The way the puppy’s characteristics traits are going to depend on its mother and the number of social skills developed due to the playing sessions with his littermates.
The habits unlearned during this stage remain unlearned for life.
2. The Transitional Stage
The transitional stage is the time period between two to four weeks.
This is the period where they are continued to be influenced by their mother and littermates.
They learn basic activities like walking, wagging its tail and barking.
Playful sessions with his littermates infest canine discipline in him, and the social skills developed during this stage is what determines his social skills when he becomes an adult.
3. The Socialization Stage
This is the most prominent and crucial stage for the puppy, which drags between three to twelve weeks of his age.
It is during this stage the puppy gets used to other dogs as well as other people surrounding her.
She learns various physical coordination and bites control with her littermates.
Quality sessions with her littermates is a deciding factor where she learns how to be a dog.
During this stage, she needs positive human interaction, in order to develop curiosity and get newer experiences about life.
By the time of seven to nine weeks, the puppy is well versed with its physical coordination and is absolutely ready to be housetrained.
4. The Ranking Stage
Typically dogs are used to being in packs, where submission or dominance is decided.
Packs usually have a leader, so when the puppy is brought at home he must learn about his leader, because if he tends to be the dominant one – he would become aggressive with time.
Teething and chewing begin during this stage.
Since puppies are introduced to new objects and environments, they are fearful and need positive reinforcement during this stage.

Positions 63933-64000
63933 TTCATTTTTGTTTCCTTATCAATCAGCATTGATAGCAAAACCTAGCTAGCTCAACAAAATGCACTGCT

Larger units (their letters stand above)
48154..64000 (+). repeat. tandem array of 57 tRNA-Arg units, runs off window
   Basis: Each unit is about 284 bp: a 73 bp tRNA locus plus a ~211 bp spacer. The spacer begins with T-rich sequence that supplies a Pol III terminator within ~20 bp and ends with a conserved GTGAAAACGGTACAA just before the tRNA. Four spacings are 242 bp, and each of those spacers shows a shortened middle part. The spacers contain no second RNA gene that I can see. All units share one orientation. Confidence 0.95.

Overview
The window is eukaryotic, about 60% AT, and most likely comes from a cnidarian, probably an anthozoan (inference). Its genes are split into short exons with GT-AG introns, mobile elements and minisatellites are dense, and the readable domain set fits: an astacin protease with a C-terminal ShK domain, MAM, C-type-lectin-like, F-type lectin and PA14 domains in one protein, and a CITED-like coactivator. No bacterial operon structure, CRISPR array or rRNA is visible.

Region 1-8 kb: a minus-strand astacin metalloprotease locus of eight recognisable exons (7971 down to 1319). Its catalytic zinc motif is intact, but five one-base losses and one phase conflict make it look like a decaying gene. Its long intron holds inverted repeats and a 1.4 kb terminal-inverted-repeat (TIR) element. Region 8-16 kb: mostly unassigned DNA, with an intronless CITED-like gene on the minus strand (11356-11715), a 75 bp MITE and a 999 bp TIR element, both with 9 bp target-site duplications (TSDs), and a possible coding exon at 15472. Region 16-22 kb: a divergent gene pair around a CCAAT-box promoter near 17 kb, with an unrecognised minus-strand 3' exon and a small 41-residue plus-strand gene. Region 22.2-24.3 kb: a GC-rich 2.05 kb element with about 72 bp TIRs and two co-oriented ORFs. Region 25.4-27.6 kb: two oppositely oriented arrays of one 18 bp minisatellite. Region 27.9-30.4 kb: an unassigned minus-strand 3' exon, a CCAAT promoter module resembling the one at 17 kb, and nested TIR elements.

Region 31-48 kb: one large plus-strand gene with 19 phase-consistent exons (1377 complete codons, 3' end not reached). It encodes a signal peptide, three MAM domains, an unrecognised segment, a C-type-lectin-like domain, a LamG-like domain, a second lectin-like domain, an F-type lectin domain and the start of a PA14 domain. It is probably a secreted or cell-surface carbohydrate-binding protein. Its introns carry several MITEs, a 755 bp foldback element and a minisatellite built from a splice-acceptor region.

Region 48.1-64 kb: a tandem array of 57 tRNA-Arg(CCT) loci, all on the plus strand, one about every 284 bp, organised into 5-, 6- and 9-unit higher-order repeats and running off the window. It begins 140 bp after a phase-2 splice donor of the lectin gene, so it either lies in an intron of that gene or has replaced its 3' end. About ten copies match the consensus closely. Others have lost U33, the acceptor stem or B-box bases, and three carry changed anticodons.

The ranking stage exists between 3 – 6 months of age.
5. The Adolescence Stage
It is during this stage puppies would challenge other human beings in order to show dominance, in order to become the leader of the ‘pack’, basically family members.
The teenage puppy would also show some sexual behaviors, if not spayed or neutered.
It is majorly seen between 7 – 9 months of age.
Having puppies at your household would make you lose track of your days.
Puppies require more attention and dedication than adult dogs and when it’s about their feeding and nutrition it requires greater planning and systematic execution to ensure the puppy grows into the adult dog it is supposed to be.
Most people when they have a puppy often ask ‘How should I feed my puppy?’ and I’ve got you covered with everything you need to know about puppy feeding with this puppy feeding guide.
I hope it helps you frame the best plan for a healthy upbringing.
I hope you’ve found the answers to what you were looking for.
Kindly, share it with your friends who are looking for the same.
Kindly, comment about how you tackled the puppy phase of your dog.